“Businesspeople can make a difference,” Anthony Davidson, dean of the Fordham University School of Professional and Continuing Studies, said when discussing why he believes an upcoming symposium on anti-Semitism in sports is significant for the business community.
“They’re influencers and they’re thinkers,” he told the Business Journal. “And if you’re a businessperson and you’re sitting at the game and somebody next to you makes a remark that is anti-Semitic, that is gender biased, that is racist. Then you have to speak up and say something.”
Davidson said while sports can be an environment in which many forms of racism and anti-Semitism flourish, “What we can do is use sports as a catalyst for change and we can change the dialogue and that will be the focus, to build some thought leadership that will come out of this.”
The School of Professional and Continuing Studies has three campus locations: Lincoln Center in Manhattan; Rose Hill in the Bronx; and West Harrison in Westchester. The “Global Symposium on Sports and Society: Anti-Semitism and Sports” is to be held on Sept. 25 at the McGinley Campus Center on Fordham’s Rose Hill campus. An eight-hour event is planned from 9 a.m. to 5 p.m. Hundreds of industry executives, athletes, journalists, scholars and activists from around the world are expected to attend. The event is being presented in conjunction with the Chelsea Football Club of England and New England Revolution’s Final Whistle on Hate campaign.
The Chelsea Football Club of U.K.’s Premier League and Major League Soccer team New England Revolution created the Final Whistle on Hate partnership in 2018 to promote tolerance and fight anti-Semitism.
Among the announced speakers for the symposium are: Bruce Buck, chairman of the Chelsea Football Club; Ross Greenburg, former president of HBO Sports; Anna Isaacson, a senior vice president of the National Football League; Howie Rumberg, global sports editor for the Associated Press; Leigh Steinberg, chairman and CEO of Steinberg Sports & Entertainment; sportscaster Spencer Ross; and NFL Hall of Fame offensive tackle Ron Mix.
“I made two things very clear to my team when we embarked upon this project,” Davidson said. “I do not want any politicians involved at all. I do not want this to be a platform to make it in any way political and I don’t want any vendors because I don’t want it commercial.”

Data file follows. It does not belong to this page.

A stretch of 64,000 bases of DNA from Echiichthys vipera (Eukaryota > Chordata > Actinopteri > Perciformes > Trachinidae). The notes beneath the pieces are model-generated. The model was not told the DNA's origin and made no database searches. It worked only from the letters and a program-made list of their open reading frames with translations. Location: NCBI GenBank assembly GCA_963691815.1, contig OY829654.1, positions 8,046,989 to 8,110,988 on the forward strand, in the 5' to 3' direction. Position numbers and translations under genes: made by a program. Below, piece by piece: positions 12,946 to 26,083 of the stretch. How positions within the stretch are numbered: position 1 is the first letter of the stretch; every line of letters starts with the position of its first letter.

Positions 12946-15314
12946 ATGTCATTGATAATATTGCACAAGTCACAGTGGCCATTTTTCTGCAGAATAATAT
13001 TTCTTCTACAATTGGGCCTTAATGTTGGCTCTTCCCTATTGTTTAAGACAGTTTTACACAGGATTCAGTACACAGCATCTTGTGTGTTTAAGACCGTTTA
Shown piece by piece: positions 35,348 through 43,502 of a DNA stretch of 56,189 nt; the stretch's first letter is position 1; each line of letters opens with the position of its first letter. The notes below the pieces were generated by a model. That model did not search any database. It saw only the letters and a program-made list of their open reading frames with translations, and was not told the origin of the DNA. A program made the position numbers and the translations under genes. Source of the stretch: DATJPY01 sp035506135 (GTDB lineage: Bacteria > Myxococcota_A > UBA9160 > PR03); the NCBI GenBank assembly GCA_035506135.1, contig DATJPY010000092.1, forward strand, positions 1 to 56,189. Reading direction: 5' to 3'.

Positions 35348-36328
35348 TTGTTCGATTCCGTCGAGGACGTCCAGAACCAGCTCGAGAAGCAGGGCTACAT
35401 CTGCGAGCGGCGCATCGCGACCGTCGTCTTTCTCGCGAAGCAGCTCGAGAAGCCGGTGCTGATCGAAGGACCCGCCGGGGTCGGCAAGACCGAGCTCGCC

Ken Jacobson, another of the speakers and deputy director of the Anti-Defamation League, said, “At ADL, we are all too familiar with this dangerous climate of rising anti-Semitism. From 2015 to 2018, we have documented a 99% increase in anti-Semitic incidents, including assault, harassment and vandalism. The sports world is no exception and it’s a step forward that industry leaders are realizing the important role they play in combating hate.”
“There are now groups of extremists and hate groups that are attending games and inciting things in Europe specifically and especially in soccer,” Davidson said.
He cited banners displayed at some European soccer games, which have phrases as overt as “Jews to the Ovens.”
“You will have people throwing banana skins at players of color and many chants and attacks, physical and emotional, on players. But, it also happens in the United States. It happens in locker rooms,” he said.
Davidson said that while racism and anti-Semitism surface in worldwide soccer, it is by no means the only sport. He mentioned lacrosse, cycling and track, and recalled the 1936 Olympics in Germany where U.S. athletes Marty Glickman and Sam Stoller were pulled from competing in the 4×100 meter relay ostensibly to preclude the possibility that German Chancellor Adolf Hitler would have to acknowledge Jewish athletes as winners.
“My mother is a survivor of the concentration camps. She was in Auschwitz and I will tell you that growing up, me personally in England, as a Jewish player of different sports in my high school, we were subject to anti-Semitic remarks every game that we played and most of those games ended up with some kind of fighting,” Davidson said.
He recalled that he and his friends sometimes were attacked with baseball bats.
Davidson said he wants the symposium to be an action-oriented playbook for doing more than just talking about what’s happening in the world and Fordham is the right place to be holding it. “I’ve seen how committed it is to social justice. They live and breathe it and everybody there has so embraced this concept and my school in particular. I can think of no better place to do this than Fordham University in view of its values,” he said.
More information, including details regarding ticket availability, can be found by looking up the symposium on the events section of Fordham’s website at news.fordham.edu/events.